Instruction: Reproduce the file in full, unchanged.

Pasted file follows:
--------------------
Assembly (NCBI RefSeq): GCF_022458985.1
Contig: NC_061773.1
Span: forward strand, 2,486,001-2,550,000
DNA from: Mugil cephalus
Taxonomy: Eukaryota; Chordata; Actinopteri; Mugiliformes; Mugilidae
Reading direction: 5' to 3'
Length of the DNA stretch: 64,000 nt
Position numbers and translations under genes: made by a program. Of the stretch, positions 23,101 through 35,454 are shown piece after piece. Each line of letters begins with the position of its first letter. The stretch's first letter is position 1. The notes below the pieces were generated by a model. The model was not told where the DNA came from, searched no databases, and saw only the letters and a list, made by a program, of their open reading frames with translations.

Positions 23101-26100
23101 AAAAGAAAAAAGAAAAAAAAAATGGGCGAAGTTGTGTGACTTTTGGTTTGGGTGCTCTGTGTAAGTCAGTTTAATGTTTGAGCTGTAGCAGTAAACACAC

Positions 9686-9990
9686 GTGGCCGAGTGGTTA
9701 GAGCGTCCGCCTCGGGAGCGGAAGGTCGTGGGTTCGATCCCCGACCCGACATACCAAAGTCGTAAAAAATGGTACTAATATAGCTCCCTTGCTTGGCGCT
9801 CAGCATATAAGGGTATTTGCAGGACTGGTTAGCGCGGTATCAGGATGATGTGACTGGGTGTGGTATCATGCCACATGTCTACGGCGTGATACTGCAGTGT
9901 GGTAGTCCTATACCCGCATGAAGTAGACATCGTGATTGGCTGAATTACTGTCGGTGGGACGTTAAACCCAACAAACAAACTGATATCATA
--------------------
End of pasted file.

Assembly (NCBI RefSeq): GCF_022458985.1
Contig: NC_061773.1
Span: forward strand, 2,486,001-2,550,000
DNA from: Mugil cephalus
Taxonomy: Eukaryota; Chordata; Actinopteri; Mugiliformes; Mugilidae
Reading direction: 5' to 3'
Length of the DNA stretch: 64,000 nt
Position numbers and translations under genes: made by a program. Of the stretch, positions 23,101 through 35,454 are shown piece after piece. Each line of letters begins with the position of its first letter. The stretch's first letter is position 1. The notes below the pieces were generated by a model. The model was not told where the DNA came from, searched no databases, and saw only the letters and a list, made by a program, of their open reading frames with translations.

Positions 23101-26100
23101 AAAAGAAAAAAGAAAAAAAAAATGGGCGAAGTTGTGTGACTTTTGGTTTGGGTGCTCTGTGTAAGTCAGTTTAATGTTTGAGCTGTAGCAGTAAACACAC

Positions 9686-9990
9686 GTGGCCGAGTGGTTA
9701 GAGCGTCCGCCTCGGGAGCGGAAGGTCGTGGGTTCGATCCCCGACCCGACATACCAAAGTCGTAAAAAATGGTACTAATATAGCTCCCTTGCTTGGCGCT
9801 CAGCATATAAGGGTATTTGCAGGACTGGTTAGCGCGGTATCAGGATGATGTGACTGGGTGTGGTATCATGCCACATGTCTACGGCGTGATACTGCAGTGT
9901 GGTAGTCCTATACCCGCATGAAGTAGACATCGTGATTGGCTGAATTACTGTCGGTGGGACGTTAAACCCAACAAACAAACTGATATCATA